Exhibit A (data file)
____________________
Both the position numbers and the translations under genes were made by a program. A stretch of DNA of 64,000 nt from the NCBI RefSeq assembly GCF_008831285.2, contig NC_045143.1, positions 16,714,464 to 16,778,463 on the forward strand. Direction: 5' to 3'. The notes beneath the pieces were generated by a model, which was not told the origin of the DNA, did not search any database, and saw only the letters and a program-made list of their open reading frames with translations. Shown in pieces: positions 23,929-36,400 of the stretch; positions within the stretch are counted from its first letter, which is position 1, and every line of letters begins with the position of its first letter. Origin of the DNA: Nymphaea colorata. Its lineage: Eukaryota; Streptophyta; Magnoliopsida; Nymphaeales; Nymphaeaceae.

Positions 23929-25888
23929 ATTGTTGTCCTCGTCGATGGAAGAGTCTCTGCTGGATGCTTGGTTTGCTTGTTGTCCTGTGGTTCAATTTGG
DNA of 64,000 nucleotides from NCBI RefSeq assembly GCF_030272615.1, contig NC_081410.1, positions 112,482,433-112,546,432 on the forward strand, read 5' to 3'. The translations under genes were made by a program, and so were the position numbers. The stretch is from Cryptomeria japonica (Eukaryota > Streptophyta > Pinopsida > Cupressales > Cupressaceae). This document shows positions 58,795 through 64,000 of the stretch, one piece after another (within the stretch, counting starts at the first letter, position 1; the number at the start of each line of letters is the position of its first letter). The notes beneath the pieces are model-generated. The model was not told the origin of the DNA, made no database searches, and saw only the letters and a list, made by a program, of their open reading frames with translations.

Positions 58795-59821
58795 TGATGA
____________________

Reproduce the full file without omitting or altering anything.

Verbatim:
Both the position numbers and the translations under genes were made by a program. A stretch of DNA of 64,000 nt from the NCBI RefSeq assembly GCF_008831285.2, contig NC_045143.1, positions 16,714,464 to 16,778,463 on the forward strand. Direction: 5' to 3'. The notes beneath the pieces were generated by a model, which was not told the origin of the DNA, did not search any database, and saw only the letters and a program-made list of their open reading frames with translations. Shown in pieces: positions 23,929-36,400 of the stretch; positions within the stretch are counted from its first letter, which is position 1, and every line of letters begins with the position of its first letter. Origin of the DNA: Nymphaea colorata. Its lineage: Eukaryota; Streptophyta; Magnoliopsida; Nymphaeales; Nymphaeaceae.

Positions 23929-25888
23929 ATTGTTGTCCTCGTCGATGGAAGAGTCTCTGCTGGATGCTTGGTTTGCTTGTTGTCCTGTGGTTCAATTTGG
DNA of 64,000 nucleotides from NCBI RefSeq assembly GCF_030272615.1, contig NC_081410.1, positions 112,482,433-112,546,432 on the forward strand, read 5' to 3'. The translations under genes were made by a program, and so were the position numbers. The stretch is from Cryptomeria japonica (Eukaryota > Streptophyta > Pinopsida > Cupressales > Cupressaceae). This document shows positions 58,795 through 64,000 of the stretch, one piece after another (within the stretch, counting starts at the first letter, position 1; the number at the start of each line of letters is the position of its first letter). The notes beneath the pieces are model-generated. The model was not told the origin of the DNA, made no database searches, and saw only the letters and a list, made by a program, of their open reading frames with translations.

Positions 58795-59821
58795 TGATGA